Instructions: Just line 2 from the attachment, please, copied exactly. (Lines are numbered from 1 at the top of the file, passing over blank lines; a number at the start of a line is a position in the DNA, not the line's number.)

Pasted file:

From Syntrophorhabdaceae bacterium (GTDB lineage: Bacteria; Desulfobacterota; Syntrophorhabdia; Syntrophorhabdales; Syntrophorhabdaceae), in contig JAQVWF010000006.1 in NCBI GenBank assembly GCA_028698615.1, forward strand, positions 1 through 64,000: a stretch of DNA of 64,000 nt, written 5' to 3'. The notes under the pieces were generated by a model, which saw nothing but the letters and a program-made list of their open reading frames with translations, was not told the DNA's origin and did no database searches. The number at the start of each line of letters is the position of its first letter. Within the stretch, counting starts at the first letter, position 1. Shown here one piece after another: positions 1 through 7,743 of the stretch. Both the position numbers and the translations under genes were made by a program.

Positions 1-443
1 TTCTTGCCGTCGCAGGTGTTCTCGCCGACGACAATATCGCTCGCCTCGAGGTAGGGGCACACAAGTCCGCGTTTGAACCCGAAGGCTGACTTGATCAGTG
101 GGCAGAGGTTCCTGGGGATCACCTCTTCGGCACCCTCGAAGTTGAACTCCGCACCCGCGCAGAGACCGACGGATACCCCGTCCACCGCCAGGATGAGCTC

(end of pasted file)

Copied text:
Positions 1-443